Compare 1577 edition: 1 From hencefoorth I doo not find any sound report of other nation whatsoeuer,Romans. that should aduenture hither to dwell, and alter the state of the land, vntill the Ro|mane emperours subdued it to their dominion, sa|uing of a few Galles, (and those peraduenture of Belgie) who first comming ouer to rob and pilfer vpon the coasts, did afterward plant themselues for altogi|ther neere vnto the shore, and there builded sundrie ci|ties and townes which they named after those of the maine, from whence they came vnto vs. And this is not onelie to be gathered out of Cesar where he wri|teth of Britaine of set purpose, but also else-where, as in his second booke a litle after the beginning: for spea|king of Deuiaticus king of the Swessions liuing in his time, he affirmeth him not onelie to be the mightiest prince of all the Galles, but also to hold vnder his sub|iection the Ile of Britaine, of which his sonne Galba was afterward dispossessed. But after the com|ming of the Romans, it is hard to say with how manie sorts of people we were dailie pestered, almost in euerie steed. For as they planted their forworne legions in the most fertile places of the realme, and where they might best lie for the safegard of their conquests: so their armies did commonlie consist of manie sorts of people, and were (as I may call them) a confused mixture of all other countries and nations then liuing in the world. Howbeit, I thinke it best, bicause they did all beare the title of Romans, to re|teine onelie that name for them all, albeit they were wofull ghests to this our Iland: sith that with them came all maner of vice and vicious liuing, all riot and excesse of behauiour into our countrie, which their legi|ons brought hither from each corner of their domini|ons: for there was no prouince vnder them from whence they had not seruitours.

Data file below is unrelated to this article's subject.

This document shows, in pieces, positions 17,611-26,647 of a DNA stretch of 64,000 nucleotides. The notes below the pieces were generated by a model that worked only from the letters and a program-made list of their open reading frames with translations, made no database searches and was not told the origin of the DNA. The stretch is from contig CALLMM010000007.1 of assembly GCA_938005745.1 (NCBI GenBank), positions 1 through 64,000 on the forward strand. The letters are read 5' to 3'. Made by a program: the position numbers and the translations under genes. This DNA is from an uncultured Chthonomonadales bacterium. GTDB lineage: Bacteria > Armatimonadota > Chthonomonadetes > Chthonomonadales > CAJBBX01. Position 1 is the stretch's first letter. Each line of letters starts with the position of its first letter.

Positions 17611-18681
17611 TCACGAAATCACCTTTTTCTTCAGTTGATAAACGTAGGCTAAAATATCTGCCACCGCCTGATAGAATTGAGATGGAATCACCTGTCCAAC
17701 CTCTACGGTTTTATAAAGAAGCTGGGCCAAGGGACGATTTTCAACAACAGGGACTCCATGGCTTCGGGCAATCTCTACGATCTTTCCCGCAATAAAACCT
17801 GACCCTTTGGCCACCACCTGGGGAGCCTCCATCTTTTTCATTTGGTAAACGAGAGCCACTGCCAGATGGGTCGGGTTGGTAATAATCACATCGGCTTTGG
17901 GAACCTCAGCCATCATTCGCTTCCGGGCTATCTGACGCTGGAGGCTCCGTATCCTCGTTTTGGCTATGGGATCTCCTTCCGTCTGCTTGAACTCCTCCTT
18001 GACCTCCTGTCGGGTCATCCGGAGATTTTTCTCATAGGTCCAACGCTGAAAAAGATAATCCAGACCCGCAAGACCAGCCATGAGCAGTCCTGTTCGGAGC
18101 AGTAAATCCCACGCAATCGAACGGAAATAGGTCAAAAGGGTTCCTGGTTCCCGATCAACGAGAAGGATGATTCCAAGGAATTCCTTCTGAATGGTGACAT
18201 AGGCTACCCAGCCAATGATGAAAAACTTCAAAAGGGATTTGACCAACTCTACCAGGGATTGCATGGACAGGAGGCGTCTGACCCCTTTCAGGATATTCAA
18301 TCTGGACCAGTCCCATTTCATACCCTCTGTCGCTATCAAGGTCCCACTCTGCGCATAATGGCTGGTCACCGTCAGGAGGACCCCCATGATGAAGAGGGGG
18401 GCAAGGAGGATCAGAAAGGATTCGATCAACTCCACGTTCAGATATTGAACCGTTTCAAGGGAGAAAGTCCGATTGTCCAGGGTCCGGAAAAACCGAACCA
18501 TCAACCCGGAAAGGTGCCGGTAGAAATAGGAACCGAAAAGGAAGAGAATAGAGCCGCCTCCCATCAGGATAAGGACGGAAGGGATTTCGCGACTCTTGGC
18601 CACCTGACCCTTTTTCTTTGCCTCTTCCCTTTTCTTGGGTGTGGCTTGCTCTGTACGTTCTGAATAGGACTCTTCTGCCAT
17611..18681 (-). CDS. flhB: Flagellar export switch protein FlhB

How and when the Scots,Scots. Picts. a people mixed of the Scithian and Spanish blood, should arriue here out of Ireland, & when the Picts should come vnto vs out of Sarmatia, or from further toward the north & the Scithi|an Hyperboreans, as yet it is vncerteine. For though the Scotish histories doo carrie great countenance of their antiquitie in this Iland: yet (to saie fréelie what I thinke) I iudge them rather to haue stolne in hither within the space of 100. yeares before Christ, than to haue continued here so long as they themselues pre|tend, if my coniecture be any thing. Yet I denie not, but that as the Picts were long planted in this Iland be|fore the Scots aduentured to settle themselues also in Britaine; so the Scots did often aduenture hither to rob and steale out of Ireland, and were finallie called in by the Meats or Picts (as the Romans named them, be|cause they painted their bodies) to helpe them against the Britains, after the which they so planted them|selues in these parts, that vnto our time that portion of the land cannot he cleansed of them. I find also that as these Scots were reputed for the most Scithian-like and barbarous nation, and longest without letters; so they vsed commonlie to steale ouer into Britaine in leather skewes, and began to helpe the Picts about or not long before the beginning of Cesars time. For both EEBO page image 6 Diodorus lib. 6 . and Strabo lib. 4. doo seeme to speake of a parcell of the Irish nation that should inhabit Bri|taine in their time, which were giuen to the eating of mans flesh, and therefore called Anthropophagi. Ma|mertinus in like sort dooth note the Redshanks and the Irish (which are properlie the Scots) to be the onelie enimies of our nation, before the comming of Caesar, as appeareth in his panegyricall oration, so that hereby it is found that they are no new ghestes in Britaine. Wherefore all the controuersie dooth rest in the time of their first attempt to inhabit in this Iland. Certein|lie I maruell much whie they trauell not to come in with Cantaber and Partholonus : but I see perfectlie that this shift should be too grosse for the maintenance of their desired antiquitie. Now, as concerning their name, the Saxons translated the word Scotus for Irish: whereby it appeareth that those Irish, of whom Strabo and Diodorus doo speake, are none other than those Scots, of whom Ierome speaketh A duersus Iouini|anum, lib. 2. who vsed to féed on the buttocks of boies and womens paps, as delicate dishes. Aethicus writing of the Ile of Man, affirmeth it to be inhabited with Scots so well as Ireland euen in his time. Which is another proofe that the Scots and Irish are all one people. They were also called Scoti by the Romans, bicause their I|land & originall inhabitation thereof were vnknowne, and they themselues an obscure nation in the sight of all the world. Now as concerning the Picts,Of the Picts. whatso|euer Ranulphus Hygden imagineth to the contrarie of their latter enterance, it is easie to find by Herodian and Mamertinus (of which the one calleth them Meates, the other Redshankes and Pictones) that they were setled in this Ile long before the time of Seuerus, yea of Caesar, and comming of the Scots. Which is proofe suffi|cient, if no further authoritie remained extant for the same. So that the controuersie lieth not in their com|ming also, but in the true time of their repaire and ad|uenture into this Iland out of the Orchades (out of which they gat ouer into the North parts of our coun|trie, as the writers doo report) and from whence they came at the first into the aforsaid Ilands. For my part I suppose with other, that they came hither out of Sar|matia or Scythia: for that nation hauing how al|waies an eie vnto the commodities of our countrie, hath sent out manie companies to inuade and spoile the same. It may be that some will gather, those to be the Picts, of whom Caesar saith that they stained their faces with wad and madder, to the end they might ap|peare terrible and fearefull to their enimies; and so in|ferre that the Picts were naturall Britans. But it is one thing to staine the face onelie as the Britans did, of whom Propertius saith,